3. Eat bigger portions at the start of the day and smaller portions by the end of the day. The metabolism is at its peak at the start of the day (and we need the bulk of our energy at the beginning for getting through all of our obligations). And by the end of the evening, reducing the quantity of food we eat also helps us get to sleep more easily.
  4. Stay really well hydrated. A good rule of thumb is to take your weight (in pounds) and divide that number by two. That number is the amount of ounces you should try and drink each day. Then, on highly active days, try to add 20 more ounces to that number. Why is this important? We can often mistake thirst for hunger. Staying well hydrated helps avoid the tendency to mindlessly snack when we are, in fact, thirsty. That is MUCH easier on the digestive tract (not to mention our waistlines). It also helps with energy. It’s a known fact that highly sensitive people tend to be sensitive to the effects of caffeine and alcohol. Dehydration can lead to a sense of fatigue. Stay hydrated, you’ll need less coffee…which will also help with sleep.
  5. Throw out the junk. This is obvious for just about everyone. But highly sensitive people, in particular, don’t do well with junk food. My experience with my clients has shown me that most HSP can become more easily addicted to processed foods and are more likely to fall prey to using them as comfort foods when overly stimulated. It’s a nasty cycle. But how can we discern junk food from the real thing? Read your labels. Apply these five principles:
    • There should be at least 3 grams of fiber AND/OR 6 grams of protein for every 100 calories
    • There should be no sugar in the first 3 ingredients. (Be careful…the food industry uses over 60 names for sugar. Here is a resource that might be helpful to you.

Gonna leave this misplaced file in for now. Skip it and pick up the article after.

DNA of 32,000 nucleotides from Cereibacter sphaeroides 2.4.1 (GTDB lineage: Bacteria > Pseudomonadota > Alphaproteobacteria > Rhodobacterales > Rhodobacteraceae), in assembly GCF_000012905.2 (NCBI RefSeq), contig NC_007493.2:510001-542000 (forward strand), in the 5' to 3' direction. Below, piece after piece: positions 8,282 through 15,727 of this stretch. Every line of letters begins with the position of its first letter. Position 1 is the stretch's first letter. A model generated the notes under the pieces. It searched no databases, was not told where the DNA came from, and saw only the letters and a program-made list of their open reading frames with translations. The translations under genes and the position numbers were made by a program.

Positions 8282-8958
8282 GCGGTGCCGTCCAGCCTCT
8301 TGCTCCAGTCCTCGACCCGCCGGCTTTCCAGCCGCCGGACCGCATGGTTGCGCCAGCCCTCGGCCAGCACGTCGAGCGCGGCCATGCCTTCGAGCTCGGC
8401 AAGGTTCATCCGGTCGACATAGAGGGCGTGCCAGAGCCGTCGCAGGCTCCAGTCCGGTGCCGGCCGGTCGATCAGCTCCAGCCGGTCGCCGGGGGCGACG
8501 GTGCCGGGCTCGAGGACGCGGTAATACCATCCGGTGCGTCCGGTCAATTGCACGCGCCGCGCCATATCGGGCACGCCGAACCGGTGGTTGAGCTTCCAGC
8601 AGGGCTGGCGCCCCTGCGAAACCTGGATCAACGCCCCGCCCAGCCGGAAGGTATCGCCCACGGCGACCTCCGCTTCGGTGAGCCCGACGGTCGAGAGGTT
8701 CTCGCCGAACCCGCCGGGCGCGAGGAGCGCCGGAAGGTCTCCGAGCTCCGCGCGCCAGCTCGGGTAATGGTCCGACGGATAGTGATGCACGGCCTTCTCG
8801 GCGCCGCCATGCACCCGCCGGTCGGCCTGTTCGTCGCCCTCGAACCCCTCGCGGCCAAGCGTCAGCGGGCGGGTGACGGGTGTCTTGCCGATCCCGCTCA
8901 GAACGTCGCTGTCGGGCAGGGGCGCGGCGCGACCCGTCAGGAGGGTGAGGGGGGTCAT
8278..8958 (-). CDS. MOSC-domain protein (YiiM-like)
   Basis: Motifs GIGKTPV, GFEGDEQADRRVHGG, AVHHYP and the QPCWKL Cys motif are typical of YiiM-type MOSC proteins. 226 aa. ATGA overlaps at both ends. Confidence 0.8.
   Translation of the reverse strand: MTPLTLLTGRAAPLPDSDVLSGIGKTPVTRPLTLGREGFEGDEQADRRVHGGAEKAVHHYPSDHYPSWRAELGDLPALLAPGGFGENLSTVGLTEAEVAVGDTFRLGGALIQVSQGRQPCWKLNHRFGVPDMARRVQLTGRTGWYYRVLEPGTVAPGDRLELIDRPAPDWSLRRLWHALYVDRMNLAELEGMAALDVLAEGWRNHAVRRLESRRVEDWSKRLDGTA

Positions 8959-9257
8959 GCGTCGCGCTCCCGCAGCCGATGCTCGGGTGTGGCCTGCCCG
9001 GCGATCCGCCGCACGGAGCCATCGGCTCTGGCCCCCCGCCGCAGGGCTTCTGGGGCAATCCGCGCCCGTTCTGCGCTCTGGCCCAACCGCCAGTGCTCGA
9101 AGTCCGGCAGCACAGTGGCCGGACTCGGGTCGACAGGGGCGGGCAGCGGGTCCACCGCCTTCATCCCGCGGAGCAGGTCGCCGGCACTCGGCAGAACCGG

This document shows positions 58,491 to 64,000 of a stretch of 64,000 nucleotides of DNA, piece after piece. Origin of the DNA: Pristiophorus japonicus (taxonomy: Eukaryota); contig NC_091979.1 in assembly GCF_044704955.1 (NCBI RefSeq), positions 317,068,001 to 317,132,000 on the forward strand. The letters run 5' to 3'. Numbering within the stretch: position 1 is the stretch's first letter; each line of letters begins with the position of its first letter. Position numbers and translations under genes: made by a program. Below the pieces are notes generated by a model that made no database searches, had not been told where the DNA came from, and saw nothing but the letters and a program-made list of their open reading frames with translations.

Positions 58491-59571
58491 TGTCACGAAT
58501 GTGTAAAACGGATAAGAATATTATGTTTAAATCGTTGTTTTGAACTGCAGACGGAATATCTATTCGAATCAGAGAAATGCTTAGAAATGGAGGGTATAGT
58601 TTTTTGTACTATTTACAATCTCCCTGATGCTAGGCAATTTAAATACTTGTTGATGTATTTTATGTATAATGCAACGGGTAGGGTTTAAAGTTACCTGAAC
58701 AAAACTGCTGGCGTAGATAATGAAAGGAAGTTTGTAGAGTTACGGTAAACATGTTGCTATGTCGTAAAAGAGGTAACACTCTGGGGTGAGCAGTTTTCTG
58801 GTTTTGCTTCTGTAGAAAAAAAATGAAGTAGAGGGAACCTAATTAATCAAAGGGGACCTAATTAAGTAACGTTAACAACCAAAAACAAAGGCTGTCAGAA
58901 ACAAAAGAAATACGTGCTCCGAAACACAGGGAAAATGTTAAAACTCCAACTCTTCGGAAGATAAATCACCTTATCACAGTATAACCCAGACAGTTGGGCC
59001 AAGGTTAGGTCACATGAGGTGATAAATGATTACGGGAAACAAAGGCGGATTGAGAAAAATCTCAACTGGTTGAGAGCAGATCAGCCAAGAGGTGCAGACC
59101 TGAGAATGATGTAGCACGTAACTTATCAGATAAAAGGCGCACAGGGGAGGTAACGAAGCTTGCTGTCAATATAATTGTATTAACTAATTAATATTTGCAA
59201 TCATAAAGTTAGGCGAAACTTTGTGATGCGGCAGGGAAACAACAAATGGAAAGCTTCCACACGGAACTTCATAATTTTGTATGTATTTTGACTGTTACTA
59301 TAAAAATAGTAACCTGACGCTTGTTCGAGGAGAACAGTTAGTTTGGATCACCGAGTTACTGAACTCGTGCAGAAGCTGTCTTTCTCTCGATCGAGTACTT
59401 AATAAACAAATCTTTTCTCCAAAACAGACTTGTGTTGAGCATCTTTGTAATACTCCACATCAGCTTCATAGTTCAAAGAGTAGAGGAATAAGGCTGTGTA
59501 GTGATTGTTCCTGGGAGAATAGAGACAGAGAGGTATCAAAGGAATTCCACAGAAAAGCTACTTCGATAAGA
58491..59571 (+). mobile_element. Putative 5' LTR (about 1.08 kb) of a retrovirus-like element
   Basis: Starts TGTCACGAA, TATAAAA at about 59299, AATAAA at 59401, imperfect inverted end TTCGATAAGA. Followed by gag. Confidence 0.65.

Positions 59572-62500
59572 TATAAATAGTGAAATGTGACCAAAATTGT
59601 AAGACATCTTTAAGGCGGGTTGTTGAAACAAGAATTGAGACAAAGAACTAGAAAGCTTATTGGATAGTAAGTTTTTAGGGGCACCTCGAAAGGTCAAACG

• Look at the ingredients. If you cannot pronounce and identify all of them…maybe its best not to eat it.
    • There should be no hydrogenated oils in the ingredients. This is a trans fat. There is no such thing as a healthy amount of trans fats.
    • Five ingredients or less is best.

To be clear…I’m not suggesting that this approach is only good for highly sensitive people. This kind of approach would be good for anyone to follow. It’s just that highly sensitive people tend to be especially responsive to adjustments in the diet (this can be a very good thing. But if the body is ignored, it can be a bit of a disaster).

Eating in this way helps to balance your blood sugar. When your blood sugar is balanced, your three primary hormones (insulin, adrenaline, and cortisol) are better managed. When your hormones are managed, you’re more capable of coping with stimuli and stress. And when you’re more capable of coping…you’re a much more fun human being to hang around. (Trust me…every romantic partner I have ever had knows NEVER to let me leave the house without a snack in my purse. Hungry Leah is a bit like an angry Hulk. You don’t wanna see me hungry).